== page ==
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I can’t truthfully say that I’ve always loved reading. Honestly, I didn’t enjoy reading until I was seven and my dad started reading me Harry Potter and the Sorcerer’s Stone. After that, I entered a phase where I read as much as I possibly could. I’d read anything, no matter the quality. My parents didn’t mind because at least I was reading. It was wonderfully liberating, as a child whose television consumption was extremely limited, to be able to read absolutely anything and everything. 

Harry Potter may have been an advanced book for a seven-year-old, but it’s decidedly not for an eighteen-year-old. And yeah, maybe it’s a kid’s book, but it makes me happy, and I think that’s a good enough reason to read something. After all, reading for fun is about fun. I know we all have to do enough “real” reading in class, so why not have fun in our own time? 

For the past year or two, I haven’t been reading as much, mostly because I don’t have as much free time, but my love for it has in no way diminished. I brought my entire set of hardcover Harry Potter novels with me, in spite of what my parents said about it being a waste of suitcase space. For me, they’re like old friends I can go back to when I’m stressed or sad or just need a break. When I’m reading a book I love, it’s easy to forget I’m thousands of miles away from home. When I’m reading, it’s easy to imagine that I’m in my bed, or sitting in an armchair at home in Seattle. 

Since I got to college in the fall, it’s been really hard to find time to read. In the precious moments that I’m not in class or doing homework or at club meetings, I feel like I should be spending time with my friends, or trying to meet new people. I have awful FOMO. And doesn’t seem cool, exactly, to be the girl sitting in her dorm room reading when everyone else is out having fun or at a party.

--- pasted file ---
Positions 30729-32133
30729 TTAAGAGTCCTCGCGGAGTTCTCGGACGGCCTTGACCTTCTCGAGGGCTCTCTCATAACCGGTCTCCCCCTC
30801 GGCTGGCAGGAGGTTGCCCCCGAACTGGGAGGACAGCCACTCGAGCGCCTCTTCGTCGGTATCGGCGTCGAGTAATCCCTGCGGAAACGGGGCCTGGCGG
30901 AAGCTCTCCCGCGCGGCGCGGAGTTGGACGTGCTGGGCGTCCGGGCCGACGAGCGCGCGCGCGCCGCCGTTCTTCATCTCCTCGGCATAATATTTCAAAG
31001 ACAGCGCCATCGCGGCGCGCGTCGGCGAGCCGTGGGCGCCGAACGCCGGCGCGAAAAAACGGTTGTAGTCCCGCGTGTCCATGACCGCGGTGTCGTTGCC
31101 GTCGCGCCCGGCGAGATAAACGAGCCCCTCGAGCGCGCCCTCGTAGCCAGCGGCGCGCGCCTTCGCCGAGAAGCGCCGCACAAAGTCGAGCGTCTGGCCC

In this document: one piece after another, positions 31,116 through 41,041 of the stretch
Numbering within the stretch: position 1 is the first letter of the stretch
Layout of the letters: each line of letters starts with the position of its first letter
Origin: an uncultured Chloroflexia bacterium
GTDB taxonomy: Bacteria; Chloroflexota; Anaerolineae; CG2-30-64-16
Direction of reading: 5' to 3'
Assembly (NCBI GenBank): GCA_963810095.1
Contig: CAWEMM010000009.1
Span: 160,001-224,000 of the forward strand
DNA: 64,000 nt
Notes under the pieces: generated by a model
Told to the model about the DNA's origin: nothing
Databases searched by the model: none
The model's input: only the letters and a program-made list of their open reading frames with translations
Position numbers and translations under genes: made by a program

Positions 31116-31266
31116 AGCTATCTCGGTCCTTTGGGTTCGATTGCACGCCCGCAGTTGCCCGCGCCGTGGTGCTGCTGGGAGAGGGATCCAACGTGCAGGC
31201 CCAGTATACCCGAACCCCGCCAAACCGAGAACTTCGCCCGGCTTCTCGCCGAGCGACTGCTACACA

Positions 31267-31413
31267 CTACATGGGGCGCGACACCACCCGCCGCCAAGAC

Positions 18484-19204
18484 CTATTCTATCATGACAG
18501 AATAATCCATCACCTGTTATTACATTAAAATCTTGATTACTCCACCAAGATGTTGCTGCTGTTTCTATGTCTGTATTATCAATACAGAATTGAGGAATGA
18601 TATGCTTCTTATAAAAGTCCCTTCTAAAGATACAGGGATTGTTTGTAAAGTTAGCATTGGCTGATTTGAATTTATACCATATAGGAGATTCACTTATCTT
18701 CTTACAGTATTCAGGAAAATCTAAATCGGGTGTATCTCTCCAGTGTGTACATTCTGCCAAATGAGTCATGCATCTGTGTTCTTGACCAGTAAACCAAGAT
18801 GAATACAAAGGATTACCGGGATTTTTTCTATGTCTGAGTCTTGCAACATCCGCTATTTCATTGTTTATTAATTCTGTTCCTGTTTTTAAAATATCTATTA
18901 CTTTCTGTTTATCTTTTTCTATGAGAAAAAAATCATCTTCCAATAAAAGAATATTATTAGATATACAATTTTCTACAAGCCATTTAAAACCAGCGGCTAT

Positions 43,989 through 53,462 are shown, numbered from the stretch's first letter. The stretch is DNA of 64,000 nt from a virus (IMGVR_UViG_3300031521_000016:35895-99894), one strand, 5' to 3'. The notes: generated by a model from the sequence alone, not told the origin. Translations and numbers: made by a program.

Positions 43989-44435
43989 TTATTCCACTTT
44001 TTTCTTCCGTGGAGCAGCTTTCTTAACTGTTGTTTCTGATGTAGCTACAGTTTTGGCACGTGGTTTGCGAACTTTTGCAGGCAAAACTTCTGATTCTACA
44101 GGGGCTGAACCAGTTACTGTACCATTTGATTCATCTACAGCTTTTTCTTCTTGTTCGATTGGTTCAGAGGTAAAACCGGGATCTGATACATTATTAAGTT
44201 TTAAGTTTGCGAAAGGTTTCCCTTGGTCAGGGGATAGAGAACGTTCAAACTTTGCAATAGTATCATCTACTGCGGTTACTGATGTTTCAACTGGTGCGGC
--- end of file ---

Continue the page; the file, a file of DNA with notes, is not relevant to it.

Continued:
But reading is really important. It helps with homesickness but is also just something I love to do. I’ve been trying to find more time to read, even if it’s just a few minutes. I like to take the time right before I go to sleep to read, instead of going on my phone. It’s better for your eyes and everyone’s mom has told them how bad it is to be on screens right before they go to sleep.

I really think reading is easier now in our contemporary moment than it ever has been before. I’ve personally gotten really into audiobooks lately. It’s not quite as satisfying as reading a real physical book, but it’s a lot better than nothing and is more convenient when you want to read while multitasking. I don’t have a car here, but at home, I love to listen to audiobooks while I drive. Here, I will usually put one on while I’m doing laundry, or when I’m walking down to the KAC. 

I still believe, though, that there’s irreplaceable value in physical reading. The concentration it requires is really valuable—we multitask so much in our daily lives that it’s refreshing to something that forces you to be so focused. 

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Amelia is a freshman at Kenyon College. She's from Seattle, Washington, and in her free time she enjoys reading, swimming, and hiking.
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